It was the summer of 2012 when Yale student and Chinese adoptee Jenna Cook traveled to China to search for her birth family. Accompanied by her adoptive mother and funded by a grant, Jenna felt obligated to search: She felt her birth parents needed to know how she was doing. But she also had a personal need to search.

In the United States it’s quite common, in closed adoptions, for adult adoptees to search out their roots. Often, adoptive families help in the search, knowing that the adoptee’s life can be fuller, questions answered, and hearts set at peace when a search results in finding and reunifying with families. For Jenna, even the search itself would be healing.  And it proved to be healing not only for her, but also for dozens of Chinese birth parents.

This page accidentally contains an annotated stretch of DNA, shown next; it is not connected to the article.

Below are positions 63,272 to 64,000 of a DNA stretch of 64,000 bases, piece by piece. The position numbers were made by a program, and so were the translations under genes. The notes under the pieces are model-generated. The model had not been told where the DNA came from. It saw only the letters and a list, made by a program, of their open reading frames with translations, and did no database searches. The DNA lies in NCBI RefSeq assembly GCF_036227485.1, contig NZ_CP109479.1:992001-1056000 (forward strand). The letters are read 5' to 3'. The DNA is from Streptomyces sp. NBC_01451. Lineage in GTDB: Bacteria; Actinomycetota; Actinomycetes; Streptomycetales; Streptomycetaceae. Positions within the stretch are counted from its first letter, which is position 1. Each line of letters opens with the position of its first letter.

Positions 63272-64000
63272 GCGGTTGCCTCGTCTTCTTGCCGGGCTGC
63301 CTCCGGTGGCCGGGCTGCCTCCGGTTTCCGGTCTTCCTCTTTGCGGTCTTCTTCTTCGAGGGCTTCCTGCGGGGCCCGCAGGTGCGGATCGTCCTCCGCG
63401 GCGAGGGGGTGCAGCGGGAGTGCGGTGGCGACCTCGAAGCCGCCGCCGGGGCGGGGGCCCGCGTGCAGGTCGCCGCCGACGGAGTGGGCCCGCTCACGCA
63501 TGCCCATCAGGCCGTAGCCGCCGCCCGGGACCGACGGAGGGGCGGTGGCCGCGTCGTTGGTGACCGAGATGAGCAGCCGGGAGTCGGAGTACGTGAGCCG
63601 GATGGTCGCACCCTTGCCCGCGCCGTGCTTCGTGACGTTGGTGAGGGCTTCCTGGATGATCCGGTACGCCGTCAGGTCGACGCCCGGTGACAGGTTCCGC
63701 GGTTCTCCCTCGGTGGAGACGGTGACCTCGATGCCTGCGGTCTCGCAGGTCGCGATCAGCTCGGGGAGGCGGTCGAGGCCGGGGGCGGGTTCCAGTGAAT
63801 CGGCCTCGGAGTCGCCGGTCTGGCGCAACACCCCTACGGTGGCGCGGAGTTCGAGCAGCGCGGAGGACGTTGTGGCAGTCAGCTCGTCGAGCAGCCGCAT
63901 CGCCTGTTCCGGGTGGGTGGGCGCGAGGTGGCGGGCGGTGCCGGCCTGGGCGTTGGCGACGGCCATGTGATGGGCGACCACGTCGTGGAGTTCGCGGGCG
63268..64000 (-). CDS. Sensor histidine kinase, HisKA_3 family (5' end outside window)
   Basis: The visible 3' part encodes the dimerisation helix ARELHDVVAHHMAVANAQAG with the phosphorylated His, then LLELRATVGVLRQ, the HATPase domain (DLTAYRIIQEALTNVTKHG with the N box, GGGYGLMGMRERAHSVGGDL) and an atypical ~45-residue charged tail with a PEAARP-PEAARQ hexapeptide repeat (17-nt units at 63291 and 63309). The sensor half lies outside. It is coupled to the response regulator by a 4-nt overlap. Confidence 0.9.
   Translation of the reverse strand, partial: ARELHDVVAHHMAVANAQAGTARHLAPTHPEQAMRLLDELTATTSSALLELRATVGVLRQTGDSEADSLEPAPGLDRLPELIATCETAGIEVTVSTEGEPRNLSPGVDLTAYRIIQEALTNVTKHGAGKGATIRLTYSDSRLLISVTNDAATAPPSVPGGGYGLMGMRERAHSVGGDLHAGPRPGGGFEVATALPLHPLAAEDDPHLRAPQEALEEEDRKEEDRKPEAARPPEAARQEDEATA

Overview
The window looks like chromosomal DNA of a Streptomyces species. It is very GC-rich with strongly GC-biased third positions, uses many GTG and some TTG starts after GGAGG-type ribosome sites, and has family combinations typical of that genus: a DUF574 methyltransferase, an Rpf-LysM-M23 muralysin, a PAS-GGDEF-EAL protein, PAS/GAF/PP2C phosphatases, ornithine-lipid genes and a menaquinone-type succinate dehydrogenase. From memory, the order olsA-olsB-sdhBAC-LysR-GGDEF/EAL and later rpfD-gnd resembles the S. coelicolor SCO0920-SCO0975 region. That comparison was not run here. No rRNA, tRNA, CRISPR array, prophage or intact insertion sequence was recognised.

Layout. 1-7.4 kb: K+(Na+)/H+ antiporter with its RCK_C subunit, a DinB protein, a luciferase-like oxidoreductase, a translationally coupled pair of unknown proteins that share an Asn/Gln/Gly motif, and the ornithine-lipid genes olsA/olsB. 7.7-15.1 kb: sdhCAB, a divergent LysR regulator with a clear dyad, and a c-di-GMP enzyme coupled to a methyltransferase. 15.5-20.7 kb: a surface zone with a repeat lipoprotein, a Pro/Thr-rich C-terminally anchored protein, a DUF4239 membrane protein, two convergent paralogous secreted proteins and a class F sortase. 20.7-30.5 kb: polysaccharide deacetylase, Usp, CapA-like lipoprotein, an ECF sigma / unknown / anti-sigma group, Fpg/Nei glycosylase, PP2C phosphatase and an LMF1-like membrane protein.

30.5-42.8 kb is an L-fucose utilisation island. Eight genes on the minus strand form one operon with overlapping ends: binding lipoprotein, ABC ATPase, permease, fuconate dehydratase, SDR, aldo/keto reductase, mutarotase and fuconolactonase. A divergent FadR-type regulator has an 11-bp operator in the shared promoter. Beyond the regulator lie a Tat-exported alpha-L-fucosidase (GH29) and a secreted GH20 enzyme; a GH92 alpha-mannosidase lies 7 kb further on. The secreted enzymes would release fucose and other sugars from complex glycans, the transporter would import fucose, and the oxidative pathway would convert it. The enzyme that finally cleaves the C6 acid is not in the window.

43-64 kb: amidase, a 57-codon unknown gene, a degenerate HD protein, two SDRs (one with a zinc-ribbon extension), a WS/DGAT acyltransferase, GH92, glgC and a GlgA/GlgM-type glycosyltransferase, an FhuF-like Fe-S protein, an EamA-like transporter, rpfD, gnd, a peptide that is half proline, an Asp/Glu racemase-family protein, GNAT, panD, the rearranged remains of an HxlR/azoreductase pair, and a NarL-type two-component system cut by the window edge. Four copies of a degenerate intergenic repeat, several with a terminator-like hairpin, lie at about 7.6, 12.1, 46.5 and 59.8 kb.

Jenna was abandoned on a street in China in the early 1990s. Abandonment was so common at the time that the government stopped keeping track of babies that were found on street corners, in shops, and elsewhere. When Jenna and her mom began the search in China, it drew such media attention that many birth parents came forward. The stories were varied, and each one was heartbreaking. Many of these parents use the word “missing” rather than “abandoned.” Their hearts have not healed. They wonder each day about the daughters they left, often with special keepsakes to bring them luck.

Jenna chronicled her experience and shared the stories of many with whom she came into contact. She was grateful to serve as a surrogate daughter, immediately granting forgiveness as well as gratitude for life. Read Jenna’s full heartwarming story here.